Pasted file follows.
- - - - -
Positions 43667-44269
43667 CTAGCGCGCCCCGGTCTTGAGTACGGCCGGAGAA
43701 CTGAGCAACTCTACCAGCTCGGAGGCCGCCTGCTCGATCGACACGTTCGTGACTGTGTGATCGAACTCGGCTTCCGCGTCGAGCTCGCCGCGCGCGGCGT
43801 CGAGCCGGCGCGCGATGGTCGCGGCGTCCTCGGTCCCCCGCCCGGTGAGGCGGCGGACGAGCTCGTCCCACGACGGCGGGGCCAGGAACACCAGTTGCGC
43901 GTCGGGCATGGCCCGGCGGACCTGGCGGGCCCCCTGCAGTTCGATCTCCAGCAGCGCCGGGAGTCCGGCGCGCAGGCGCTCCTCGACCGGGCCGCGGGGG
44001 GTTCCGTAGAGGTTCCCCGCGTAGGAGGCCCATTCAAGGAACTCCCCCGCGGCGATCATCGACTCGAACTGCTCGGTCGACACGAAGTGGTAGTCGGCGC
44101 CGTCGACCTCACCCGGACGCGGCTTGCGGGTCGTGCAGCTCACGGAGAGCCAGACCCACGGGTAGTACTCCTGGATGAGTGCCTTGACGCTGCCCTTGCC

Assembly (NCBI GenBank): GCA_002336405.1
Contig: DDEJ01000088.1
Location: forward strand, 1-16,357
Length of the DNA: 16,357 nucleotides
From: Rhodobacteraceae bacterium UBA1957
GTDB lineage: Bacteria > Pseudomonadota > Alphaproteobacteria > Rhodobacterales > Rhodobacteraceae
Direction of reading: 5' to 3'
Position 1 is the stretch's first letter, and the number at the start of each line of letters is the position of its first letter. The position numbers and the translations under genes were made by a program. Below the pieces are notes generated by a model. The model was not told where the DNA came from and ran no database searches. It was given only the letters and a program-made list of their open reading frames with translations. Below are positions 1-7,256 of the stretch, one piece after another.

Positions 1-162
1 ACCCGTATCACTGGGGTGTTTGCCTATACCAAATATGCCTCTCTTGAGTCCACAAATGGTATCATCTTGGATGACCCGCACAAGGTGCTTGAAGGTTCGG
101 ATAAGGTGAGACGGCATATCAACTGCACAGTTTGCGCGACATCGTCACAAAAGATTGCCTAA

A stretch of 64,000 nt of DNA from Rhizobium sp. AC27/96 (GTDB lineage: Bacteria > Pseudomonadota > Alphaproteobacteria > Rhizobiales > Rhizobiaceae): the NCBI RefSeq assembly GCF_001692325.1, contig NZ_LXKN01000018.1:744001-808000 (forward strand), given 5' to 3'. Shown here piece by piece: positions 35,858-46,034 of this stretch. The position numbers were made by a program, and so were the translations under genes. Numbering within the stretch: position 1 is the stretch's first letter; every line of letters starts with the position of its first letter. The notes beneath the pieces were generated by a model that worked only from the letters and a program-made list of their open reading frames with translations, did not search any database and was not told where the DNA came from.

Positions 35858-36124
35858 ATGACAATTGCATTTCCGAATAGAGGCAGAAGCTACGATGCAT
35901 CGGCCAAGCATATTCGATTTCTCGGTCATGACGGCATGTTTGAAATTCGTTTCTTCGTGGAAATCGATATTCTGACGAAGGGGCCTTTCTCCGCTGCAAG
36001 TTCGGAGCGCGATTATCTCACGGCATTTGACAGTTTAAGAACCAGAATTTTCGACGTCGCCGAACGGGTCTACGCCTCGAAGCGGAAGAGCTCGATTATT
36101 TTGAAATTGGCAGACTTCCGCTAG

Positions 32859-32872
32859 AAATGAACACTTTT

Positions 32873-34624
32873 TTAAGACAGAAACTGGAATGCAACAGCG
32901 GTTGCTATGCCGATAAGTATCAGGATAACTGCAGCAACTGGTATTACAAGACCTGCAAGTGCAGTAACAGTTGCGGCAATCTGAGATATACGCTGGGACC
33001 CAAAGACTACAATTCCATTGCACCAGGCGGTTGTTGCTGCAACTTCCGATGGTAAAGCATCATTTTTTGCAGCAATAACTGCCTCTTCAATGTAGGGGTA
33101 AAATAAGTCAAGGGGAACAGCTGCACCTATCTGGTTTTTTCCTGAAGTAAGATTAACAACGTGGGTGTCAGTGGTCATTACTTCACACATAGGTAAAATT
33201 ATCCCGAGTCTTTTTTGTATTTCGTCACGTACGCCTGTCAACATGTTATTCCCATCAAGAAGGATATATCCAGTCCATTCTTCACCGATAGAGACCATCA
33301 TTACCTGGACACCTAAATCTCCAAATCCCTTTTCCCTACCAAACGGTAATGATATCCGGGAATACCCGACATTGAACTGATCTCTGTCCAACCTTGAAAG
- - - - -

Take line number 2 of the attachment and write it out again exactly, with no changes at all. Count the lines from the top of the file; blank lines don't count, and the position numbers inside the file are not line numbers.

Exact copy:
43667 CTAGCGCGCCCCGGTCTTGAGTACGGCCGGAGAA